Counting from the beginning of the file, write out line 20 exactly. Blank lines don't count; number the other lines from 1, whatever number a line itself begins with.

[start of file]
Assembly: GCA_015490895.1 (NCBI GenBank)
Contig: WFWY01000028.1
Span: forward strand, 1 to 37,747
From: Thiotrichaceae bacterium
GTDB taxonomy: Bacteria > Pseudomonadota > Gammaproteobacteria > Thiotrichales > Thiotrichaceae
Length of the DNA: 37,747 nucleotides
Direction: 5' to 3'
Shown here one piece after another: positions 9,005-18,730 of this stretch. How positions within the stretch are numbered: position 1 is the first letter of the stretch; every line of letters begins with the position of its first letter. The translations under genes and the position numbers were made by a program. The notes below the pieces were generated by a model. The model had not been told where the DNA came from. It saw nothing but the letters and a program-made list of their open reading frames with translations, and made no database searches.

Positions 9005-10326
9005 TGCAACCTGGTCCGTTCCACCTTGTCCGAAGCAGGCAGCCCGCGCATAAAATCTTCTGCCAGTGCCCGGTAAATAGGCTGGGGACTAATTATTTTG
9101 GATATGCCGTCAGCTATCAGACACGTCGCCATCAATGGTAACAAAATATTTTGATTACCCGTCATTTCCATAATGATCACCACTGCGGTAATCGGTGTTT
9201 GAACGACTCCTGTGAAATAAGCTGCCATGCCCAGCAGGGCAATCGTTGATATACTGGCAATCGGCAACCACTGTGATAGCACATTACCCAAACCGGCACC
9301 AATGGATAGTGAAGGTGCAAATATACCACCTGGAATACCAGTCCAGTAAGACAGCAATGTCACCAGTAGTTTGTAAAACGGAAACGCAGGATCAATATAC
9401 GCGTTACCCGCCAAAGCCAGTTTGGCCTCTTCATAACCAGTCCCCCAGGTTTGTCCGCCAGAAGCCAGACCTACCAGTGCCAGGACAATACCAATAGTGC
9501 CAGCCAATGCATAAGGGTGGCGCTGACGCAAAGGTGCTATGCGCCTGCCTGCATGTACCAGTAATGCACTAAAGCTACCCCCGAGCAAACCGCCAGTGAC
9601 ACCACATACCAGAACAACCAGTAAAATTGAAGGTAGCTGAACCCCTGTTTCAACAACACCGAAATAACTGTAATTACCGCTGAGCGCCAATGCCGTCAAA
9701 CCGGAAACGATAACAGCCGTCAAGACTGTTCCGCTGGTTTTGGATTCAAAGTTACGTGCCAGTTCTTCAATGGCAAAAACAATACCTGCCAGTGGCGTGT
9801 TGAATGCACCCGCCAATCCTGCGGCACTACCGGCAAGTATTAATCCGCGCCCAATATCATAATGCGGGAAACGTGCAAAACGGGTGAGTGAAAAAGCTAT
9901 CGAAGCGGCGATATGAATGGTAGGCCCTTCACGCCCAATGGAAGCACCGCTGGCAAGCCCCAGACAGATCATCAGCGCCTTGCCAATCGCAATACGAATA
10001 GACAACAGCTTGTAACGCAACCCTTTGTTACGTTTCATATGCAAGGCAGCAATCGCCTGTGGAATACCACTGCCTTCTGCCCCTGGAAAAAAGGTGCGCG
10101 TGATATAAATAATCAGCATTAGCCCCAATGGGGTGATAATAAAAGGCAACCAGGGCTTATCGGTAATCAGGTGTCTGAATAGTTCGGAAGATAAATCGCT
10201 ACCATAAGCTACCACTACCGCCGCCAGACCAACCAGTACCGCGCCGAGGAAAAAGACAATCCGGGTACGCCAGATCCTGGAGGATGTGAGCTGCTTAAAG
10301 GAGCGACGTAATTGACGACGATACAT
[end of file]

10001 GACAACAGCTTGTAACGCAACCCTTTGTTACGTTTCATATGCAAGGCAGCAATCGCCTGTGGAATACCACTGCCTTCTGCCCCTGGAAAAAAGGTGCGCG